Video art, following its marginal older sibling, “experimental film”, has long attained the status of a respectable form of artistic expression. Though still considered niche, it is being collected, exhibited, studied, critiqued and taught, and has thus boasted a firm place in our (visual) culture. Unfortunately, the history of video art is often modeled from a Western vantage, tracing technological development in a way that conceals the varying cultural contexts within which the art has developed, and suggesting that the technology can be understood independently of history. In fact, the example of the post-Soviet space, and Ukraine in particular, shows that video art has arisen under widely different economic, political and social circumstances, in Ukraine’s case being influenced not only by the (limited) availability of new technology, but equally so by systematic upheaval, institutional transition, and singular events like the Chernobyl disaster.
In this month’s issue on experimental cinema and video art, we shed light on the contemporary art scene in Ukraine and examine how it has evolved since the end of the 1980s. Ukrainian video art emerged outside of major artistic institutions, and apart from the vanguard of technological development, creating its own artistic spaces to replicate itself. The exploration of the specificity of the medium coincides with a particular context, that is post-Soviet Ukraine and post-Maidan Ukraine, but also with postmodernism, as it is understood in theory and in art.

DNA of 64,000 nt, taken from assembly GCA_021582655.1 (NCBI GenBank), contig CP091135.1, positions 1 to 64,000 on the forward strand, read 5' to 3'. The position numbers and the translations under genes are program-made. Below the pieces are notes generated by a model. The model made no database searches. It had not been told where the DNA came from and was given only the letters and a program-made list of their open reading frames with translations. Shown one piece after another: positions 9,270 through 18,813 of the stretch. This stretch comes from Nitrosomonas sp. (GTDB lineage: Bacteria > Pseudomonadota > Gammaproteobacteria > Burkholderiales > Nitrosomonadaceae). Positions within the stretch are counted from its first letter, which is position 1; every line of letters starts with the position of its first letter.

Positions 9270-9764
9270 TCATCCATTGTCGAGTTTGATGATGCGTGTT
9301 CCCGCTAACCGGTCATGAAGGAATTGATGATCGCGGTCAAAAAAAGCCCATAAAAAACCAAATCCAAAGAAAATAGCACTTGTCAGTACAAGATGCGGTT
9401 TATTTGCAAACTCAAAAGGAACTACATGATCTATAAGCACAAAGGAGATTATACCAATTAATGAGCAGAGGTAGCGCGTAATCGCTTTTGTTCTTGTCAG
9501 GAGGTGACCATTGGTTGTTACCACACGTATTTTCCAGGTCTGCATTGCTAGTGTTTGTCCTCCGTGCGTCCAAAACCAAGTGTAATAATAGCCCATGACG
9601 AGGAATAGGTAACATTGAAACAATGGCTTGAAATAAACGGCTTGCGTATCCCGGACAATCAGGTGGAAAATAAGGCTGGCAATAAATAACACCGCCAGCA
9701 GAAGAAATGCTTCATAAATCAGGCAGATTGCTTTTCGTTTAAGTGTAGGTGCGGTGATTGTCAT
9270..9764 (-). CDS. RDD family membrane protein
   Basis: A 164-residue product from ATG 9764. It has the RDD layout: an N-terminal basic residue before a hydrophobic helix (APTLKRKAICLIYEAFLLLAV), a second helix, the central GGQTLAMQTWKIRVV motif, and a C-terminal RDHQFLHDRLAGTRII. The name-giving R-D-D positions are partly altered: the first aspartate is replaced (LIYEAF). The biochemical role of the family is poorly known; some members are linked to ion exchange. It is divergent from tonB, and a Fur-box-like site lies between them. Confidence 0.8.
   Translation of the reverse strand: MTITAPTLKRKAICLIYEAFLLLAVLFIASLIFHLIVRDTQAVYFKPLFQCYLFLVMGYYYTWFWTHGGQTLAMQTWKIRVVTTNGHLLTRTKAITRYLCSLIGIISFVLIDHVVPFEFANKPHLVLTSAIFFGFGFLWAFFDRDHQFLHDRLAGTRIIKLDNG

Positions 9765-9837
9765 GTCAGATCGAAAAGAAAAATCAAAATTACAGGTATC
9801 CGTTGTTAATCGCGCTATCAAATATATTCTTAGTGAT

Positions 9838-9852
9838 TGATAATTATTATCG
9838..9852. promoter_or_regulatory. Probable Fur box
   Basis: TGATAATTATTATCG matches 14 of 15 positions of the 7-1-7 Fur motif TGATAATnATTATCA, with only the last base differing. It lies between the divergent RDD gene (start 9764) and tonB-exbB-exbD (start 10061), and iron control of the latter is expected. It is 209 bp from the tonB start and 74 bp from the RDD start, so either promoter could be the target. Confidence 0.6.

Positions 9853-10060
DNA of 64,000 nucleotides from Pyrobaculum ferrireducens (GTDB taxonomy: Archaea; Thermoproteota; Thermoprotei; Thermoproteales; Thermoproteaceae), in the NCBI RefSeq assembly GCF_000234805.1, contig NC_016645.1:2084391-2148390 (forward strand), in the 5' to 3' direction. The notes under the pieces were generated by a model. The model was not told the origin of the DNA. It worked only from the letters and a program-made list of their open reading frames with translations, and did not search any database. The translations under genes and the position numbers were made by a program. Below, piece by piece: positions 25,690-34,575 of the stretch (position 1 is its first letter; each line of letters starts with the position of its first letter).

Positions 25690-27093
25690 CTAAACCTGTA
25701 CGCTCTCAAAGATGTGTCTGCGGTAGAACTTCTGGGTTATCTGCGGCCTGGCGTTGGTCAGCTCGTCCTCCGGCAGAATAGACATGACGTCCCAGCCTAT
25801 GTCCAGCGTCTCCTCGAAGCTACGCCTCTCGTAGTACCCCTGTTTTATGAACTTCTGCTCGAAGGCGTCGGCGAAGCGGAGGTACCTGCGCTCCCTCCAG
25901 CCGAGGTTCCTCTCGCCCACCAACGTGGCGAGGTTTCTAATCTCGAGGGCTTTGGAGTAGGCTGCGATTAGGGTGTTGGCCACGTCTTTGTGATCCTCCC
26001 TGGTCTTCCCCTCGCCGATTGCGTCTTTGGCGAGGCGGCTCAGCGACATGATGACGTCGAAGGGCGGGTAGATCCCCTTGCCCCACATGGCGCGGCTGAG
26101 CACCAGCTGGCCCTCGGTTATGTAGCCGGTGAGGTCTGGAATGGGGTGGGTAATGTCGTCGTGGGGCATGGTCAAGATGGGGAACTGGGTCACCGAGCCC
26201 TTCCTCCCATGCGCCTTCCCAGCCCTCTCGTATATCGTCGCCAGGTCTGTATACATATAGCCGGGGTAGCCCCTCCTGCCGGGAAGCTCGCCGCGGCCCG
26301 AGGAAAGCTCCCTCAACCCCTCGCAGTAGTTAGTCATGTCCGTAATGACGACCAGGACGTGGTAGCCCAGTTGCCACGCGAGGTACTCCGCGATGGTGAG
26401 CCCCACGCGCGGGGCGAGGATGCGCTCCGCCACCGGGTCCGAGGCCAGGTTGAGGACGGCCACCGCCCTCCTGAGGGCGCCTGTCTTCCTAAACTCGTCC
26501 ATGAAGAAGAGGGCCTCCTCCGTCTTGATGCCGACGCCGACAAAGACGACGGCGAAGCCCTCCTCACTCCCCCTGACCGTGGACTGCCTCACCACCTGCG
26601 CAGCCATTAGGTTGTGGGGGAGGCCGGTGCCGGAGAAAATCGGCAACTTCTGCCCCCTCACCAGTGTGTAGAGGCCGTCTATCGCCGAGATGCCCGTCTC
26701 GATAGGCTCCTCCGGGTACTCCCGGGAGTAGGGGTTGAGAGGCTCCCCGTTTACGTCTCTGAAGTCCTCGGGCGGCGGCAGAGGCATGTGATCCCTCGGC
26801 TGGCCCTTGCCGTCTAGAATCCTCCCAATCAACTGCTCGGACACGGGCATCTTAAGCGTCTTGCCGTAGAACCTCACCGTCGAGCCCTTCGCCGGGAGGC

Our special issue features Bohdan Shumylovych’s study of the development of video art in the city of L’viv through the 1990s. The study places a special emphasis on transgressive themes in a context where the Soviet republic of Ukraine turned into post-Soviet Ukraine. Ianina Prudenko explores how sex, drugs, and corporeality are tied in with social criticism in the Ukrainian New Media art scene that emerged in the 1990s. Oleksiy Kuchanskiy analyzes how media-panic as a response to the Maidan revolution questions a new kind of representation in Mikola Ridny and Yuriy Hrytsyna’s contemporary video-works. We are also publishing an interview with Aleksandr Balagura, an experimental filmmaker who has made fiction and documentary films, about Ukraine but not only. Finally, our special issue features an article by Anna Doyle on Aleksandr Balagura’s film Antologion, a found-footage meditation on the Ukrainian poetic school.
Anna Doyle & Nathaniel Draper